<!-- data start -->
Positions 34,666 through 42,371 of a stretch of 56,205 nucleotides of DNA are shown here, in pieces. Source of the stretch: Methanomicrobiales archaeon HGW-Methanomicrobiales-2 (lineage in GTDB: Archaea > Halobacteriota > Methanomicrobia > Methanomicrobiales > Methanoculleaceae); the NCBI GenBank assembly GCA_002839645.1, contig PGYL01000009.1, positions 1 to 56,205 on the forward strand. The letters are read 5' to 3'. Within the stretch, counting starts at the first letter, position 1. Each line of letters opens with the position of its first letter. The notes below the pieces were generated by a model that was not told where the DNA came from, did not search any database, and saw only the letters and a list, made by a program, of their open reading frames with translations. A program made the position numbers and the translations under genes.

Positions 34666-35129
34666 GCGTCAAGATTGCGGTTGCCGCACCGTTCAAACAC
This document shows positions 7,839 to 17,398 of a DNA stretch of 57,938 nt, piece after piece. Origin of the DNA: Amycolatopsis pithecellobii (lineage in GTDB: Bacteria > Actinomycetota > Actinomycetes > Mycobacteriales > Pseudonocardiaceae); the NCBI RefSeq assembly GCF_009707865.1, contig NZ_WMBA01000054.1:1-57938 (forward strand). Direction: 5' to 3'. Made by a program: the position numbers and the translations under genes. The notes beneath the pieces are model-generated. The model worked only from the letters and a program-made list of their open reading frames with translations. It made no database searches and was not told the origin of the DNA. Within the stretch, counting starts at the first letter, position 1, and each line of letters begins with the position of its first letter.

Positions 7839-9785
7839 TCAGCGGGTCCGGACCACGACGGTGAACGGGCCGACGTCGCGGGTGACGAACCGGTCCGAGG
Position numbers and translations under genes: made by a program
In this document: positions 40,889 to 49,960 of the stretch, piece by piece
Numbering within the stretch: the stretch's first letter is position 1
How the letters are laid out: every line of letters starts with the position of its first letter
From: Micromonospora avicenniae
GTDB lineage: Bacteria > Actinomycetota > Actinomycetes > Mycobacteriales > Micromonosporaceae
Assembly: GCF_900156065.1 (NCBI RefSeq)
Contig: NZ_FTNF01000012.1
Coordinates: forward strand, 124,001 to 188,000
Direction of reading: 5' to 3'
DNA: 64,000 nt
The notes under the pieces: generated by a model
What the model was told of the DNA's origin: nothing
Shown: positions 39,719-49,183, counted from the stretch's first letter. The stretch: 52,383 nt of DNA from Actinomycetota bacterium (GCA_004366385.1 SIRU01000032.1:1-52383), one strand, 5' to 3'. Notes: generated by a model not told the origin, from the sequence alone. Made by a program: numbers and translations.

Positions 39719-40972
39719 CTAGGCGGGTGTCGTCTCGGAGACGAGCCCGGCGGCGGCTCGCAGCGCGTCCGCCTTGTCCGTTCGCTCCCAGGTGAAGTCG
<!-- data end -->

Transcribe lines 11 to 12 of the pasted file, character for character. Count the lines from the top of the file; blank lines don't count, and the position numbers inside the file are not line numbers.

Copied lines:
From: Micromonospora avicenniae
GTDB lineage: Bacteria > Actinomycetota > Actinomycetes > Mycobacteriales > Micromonosporaceae